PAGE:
She dug her nails deeper into my back, baring laser-whitened teeth. The pupils in her green, widened eyes were reduced to a speck, unblinking. Her left brow twitched and she remained frozen, her stab in my back shot through me at consistent intervals, not once losing its initial intensity.
I didn’t struggle; I couldn’t move from her clasp. My brain commanded me to move, to save myself, to be free. Yet, the heart is a matter that won over the mind, claiming that it was better to be of the oppressed than to stoop to the level of the oppressor.
Nur – that was her name. There was nothing bright about her as she struck – she encompassed all levels of darkness, solidified it – radiating an overpowering stench of hypocrisy that filtered through the gloom.
She had an illuminating smile once, and a shoulder that any burden could be placed on with ease, and it took one imbalance to throw her into an abyss.
“I loved you,” she muttered, her lower lip trembling as she struggled with love. “I really did love you.” She took ‘love hurts’ to an extreme level of reality.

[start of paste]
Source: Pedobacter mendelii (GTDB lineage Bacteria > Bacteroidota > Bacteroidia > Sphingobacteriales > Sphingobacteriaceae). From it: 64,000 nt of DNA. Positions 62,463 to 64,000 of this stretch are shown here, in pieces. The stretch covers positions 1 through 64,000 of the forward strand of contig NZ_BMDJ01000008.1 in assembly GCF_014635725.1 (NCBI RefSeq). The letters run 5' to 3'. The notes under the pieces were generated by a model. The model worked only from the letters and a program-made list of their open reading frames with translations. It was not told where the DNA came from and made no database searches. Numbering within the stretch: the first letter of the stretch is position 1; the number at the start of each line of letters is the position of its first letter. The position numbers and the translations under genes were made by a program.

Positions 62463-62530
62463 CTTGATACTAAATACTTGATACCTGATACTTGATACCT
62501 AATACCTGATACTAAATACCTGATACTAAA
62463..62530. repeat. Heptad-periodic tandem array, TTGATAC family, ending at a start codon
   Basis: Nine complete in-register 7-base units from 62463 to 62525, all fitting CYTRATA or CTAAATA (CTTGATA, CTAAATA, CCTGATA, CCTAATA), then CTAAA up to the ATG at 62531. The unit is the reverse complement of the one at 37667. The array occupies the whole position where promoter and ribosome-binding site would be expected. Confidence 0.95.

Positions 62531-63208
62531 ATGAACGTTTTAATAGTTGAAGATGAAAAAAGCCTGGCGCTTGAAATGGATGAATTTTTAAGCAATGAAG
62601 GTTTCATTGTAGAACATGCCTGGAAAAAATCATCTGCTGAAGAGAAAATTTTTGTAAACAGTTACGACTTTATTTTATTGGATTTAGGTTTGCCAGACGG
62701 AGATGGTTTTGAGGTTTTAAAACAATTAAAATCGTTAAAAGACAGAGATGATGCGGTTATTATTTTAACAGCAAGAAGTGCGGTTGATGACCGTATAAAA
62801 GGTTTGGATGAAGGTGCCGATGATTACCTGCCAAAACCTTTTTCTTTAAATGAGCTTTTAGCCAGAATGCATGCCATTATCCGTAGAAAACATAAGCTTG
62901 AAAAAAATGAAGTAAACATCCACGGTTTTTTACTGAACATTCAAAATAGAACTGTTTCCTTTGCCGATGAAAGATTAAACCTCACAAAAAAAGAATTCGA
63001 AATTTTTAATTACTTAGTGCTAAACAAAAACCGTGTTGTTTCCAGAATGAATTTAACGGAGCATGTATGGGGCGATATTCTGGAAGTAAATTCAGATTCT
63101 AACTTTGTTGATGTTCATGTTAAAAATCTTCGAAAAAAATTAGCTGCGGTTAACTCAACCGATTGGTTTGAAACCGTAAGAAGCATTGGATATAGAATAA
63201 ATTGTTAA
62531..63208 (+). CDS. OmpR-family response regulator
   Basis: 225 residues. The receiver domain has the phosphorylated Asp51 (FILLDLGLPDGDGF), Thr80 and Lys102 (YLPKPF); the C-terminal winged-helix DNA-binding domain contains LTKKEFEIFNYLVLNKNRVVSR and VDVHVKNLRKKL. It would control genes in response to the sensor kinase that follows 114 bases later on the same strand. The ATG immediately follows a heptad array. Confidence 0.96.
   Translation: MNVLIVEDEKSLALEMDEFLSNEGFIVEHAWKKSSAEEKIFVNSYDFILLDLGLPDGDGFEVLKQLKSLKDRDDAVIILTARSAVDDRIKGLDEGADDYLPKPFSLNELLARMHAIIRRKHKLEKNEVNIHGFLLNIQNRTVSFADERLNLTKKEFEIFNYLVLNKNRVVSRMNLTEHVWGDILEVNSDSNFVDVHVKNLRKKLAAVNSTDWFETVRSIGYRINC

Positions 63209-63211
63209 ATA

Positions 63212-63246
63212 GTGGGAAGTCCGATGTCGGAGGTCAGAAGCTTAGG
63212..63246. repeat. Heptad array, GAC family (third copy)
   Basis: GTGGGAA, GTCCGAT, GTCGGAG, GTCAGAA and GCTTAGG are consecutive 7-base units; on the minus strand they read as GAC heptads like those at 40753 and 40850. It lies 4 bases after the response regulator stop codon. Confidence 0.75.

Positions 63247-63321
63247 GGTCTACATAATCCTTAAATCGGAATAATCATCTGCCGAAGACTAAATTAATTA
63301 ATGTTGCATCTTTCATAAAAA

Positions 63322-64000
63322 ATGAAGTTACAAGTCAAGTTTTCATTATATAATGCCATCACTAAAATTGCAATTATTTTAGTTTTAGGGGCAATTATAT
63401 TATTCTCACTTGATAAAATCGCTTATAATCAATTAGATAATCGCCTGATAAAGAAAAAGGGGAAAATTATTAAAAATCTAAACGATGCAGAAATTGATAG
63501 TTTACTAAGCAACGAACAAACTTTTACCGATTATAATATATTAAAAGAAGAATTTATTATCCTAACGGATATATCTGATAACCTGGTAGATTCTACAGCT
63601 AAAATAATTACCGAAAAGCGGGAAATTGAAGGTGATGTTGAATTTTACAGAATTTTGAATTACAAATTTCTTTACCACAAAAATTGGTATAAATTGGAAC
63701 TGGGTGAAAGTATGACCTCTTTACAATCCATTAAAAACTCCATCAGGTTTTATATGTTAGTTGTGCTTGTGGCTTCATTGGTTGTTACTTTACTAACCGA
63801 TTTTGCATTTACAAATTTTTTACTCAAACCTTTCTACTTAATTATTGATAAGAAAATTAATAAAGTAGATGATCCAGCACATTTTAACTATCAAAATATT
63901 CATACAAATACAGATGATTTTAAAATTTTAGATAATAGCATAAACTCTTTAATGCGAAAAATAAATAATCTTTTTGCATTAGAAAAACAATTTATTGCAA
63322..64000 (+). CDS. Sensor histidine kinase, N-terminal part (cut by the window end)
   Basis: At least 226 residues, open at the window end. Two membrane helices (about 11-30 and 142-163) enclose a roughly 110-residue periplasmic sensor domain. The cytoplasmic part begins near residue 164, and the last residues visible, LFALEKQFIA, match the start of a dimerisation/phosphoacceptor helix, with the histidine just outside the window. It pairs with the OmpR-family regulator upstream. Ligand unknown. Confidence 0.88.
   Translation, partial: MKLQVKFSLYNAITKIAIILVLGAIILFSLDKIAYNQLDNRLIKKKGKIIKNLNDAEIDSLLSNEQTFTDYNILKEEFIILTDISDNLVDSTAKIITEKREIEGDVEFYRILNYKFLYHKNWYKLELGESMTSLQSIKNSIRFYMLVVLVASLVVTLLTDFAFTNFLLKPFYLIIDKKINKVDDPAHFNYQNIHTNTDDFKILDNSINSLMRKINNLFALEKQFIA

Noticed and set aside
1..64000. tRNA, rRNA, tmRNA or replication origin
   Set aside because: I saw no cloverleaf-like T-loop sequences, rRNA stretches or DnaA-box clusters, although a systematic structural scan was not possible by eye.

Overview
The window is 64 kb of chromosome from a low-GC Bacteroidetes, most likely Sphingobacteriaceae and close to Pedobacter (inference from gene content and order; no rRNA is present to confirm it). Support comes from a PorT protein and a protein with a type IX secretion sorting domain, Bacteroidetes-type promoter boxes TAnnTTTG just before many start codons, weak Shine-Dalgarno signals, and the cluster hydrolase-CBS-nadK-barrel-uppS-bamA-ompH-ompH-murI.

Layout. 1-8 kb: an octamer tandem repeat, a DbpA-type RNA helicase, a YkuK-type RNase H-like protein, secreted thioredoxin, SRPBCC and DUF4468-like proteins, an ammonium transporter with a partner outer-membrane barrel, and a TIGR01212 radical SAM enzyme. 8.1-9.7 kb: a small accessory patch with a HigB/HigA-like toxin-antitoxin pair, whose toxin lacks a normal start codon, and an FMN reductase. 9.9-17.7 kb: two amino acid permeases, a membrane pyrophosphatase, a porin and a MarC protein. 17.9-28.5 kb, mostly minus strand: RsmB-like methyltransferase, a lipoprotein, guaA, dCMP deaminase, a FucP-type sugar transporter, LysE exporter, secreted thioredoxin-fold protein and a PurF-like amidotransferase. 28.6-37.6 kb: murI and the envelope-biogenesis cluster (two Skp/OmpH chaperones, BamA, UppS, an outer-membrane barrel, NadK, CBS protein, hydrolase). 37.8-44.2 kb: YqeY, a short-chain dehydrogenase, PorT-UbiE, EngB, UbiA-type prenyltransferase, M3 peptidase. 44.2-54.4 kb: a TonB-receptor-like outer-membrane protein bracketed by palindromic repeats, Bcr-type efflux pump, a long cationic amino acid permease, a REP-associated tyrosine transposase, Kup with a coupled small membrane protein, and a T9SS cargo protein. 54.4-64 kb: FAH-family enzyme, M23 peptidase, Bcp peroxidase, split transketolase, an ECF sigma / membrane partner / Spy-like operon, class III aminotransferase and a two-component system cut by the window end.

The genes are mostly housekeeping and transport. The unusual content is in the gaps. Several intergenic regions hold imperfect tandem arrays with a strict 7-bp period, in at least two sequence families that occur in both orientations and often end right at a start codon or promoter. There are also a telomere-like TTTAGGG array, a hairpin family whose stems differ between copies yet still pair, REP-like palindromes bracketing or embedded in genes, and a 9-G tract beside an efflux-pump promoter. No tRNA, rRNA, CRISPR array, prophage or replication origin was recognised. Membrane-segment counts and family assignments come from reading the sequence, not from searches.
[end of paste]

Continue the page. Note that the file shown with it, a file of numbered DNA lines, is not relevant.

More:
Malek had left her, one day decided they were the epitome of black and white, that there was nothing attracting about opposites stumbling along, tripping over one another and forever standing still. She in turn grasped me, leaving me thinking that at some point her sharp tartness would one day ferment into a refreshing sweet lemonade if I gave her enough comforting support. Her bitterness evolved, deepened, leaving an insistent zing. My awe of her tough exterior made me believe there was a tenderness that could be honed, scooped out and preserved. I bled.
My mother named me Amila, the ever hopeful who clung on to the wishful thoughts that some day she’d see my flesh beneath her nails, and know that she’d stolen a part of me for herself.
© The Londoner, July 2011.